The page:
s visiting Mrs. J. C. Singley.
Mis. Phillips, of Springfield, Or
ngebu- county, and Miss Black, of
)aluda county are visitingA Mrs. H. C.
Lnd Miss Lula Moseley.
Mr. T. H. Thompson, of Columbia,
vill spend his vacation with his fath
r, Mr. J. Y. Thompson.
Mr. Wilbur Long who has been
ith the Cash Grocery Co. here willgo
ith the Ewart-Perry Co. Sept. 1st.
Ve are sorry to lose you, Wilbur.
.ome to see us.
The Sunday school and congrega
ion of Colony church will have Old
Tolks day Sunday, August 25th. Ad
resses will be made by former pas
ors and Sunday school workers from
ther schools. Full program will be
iven later. It is expected that Revs.
r. D. Bowles anil 2. W. :nbaugh
611 make addresses.
Miss Louise Fulmer, cf Little
&ountain, is visiting Mrs. S. J. Kohn.
-Mrs. C. G. Barrier isvisiting friends
Lt Leaphart 's in Lexington county.
Miss Lilla Kibler is spending her
-acation with her sister, Mrs. J. A.
4impson. Miss Kibler will teach in
donroe, N. C., next session.
;iss Mattie Miller is visiting her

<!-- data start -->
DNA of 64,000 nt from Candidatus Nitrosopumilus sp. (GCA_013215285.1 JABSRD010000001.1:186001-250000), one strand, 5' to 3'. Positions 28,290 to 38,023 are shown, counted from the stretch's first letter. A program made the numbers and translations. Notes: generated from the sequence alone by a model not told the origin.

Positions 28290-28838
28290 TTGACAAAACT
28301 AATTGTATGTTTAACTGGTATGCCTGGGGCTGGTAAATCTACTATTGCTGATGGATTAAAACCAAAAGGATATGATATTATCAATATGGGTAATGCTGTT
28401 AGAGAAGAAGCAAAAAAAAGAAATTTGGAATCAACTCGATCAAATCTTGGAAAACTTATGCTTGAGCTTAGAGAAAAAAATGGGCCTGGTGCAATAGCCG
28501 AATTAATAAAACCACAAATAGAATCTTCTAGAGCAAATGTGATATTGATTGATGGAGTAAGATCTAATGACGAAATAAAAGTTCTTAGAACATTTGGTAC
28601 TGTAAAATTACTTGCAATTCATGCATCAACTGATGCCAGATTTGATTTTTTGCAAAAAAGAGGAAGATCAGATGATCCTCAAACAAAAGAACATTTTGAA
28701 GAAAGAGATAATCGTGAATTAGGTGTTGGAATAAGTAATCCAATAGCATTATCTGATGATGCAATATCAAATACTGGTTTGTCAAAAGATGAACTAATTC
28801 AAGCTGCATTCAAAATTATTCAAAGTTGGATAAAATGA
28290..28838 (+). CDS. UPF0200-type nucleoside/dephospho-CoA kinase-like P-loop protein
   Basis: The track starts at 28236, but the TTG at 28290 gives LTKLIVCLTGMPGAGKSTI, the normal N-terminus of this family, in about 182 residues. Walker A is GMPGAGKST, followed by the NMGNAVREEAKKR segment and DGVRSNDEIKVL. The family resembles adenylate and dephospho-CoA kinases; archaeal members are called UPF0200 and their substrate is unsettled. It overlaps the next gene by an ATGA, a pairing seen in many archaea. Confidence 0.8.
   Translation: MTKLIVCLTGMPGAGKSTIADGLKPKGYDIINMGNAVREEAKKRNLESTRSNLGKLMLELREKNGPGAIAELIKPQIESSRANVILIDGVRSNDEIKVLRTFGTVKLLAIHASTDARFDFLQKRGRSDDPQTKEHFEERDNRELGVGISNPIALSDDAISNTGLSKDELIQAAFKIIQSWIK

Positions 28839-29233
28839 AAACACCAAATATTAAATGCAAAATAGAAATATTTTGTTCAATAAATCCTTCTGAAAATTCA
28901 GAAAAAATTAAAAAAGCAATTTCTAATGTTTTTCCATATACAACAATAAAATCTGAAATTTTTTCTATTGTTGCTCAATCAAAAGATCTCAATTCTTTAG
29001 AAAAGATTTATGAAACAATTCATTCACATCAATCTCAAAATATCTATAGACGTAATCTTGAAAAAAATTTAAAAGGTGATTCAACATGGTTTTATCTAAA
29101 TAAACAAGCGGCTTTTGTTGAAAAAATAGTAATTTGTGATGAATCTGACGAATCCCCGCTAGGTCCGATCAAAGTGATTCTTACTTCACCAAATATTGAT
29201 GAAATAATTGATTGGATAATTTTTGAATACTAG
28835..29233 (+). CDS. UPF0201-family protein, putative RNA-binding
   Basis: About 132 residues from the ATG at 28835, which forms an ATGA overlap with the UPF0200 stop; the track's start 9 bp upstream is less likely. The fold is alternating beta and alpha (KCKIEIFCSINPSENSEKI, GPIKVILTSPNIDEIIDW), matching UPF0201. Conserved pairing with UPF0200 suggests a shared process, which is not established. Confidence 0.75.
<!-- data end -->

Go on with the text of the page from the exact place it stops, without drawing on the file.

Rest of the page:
ister,. Xrs. Joe. B. Hartman this
Miss Julia , Schumpert returned
Vednesday frolm a visit to friends in
&e Broad river-section of the county.
"'Events" a monthly illustrated
nagazine published at Washinzton. D.
3. wil make its initial appearance
arly in September. T1is magazne
il deal particu1la>y with those
iational affairs of which 'the pedple
ave but slight know#edge, and should
e read by every good American. The
i-rst number will contain an article
>n The National Banking Act which
'learly shows that this legislation is
esponsible for the financial troubles
if the people' today; the article on.the
>ersonal Reminiscenees of the U. S.
supreme Court is one of the most in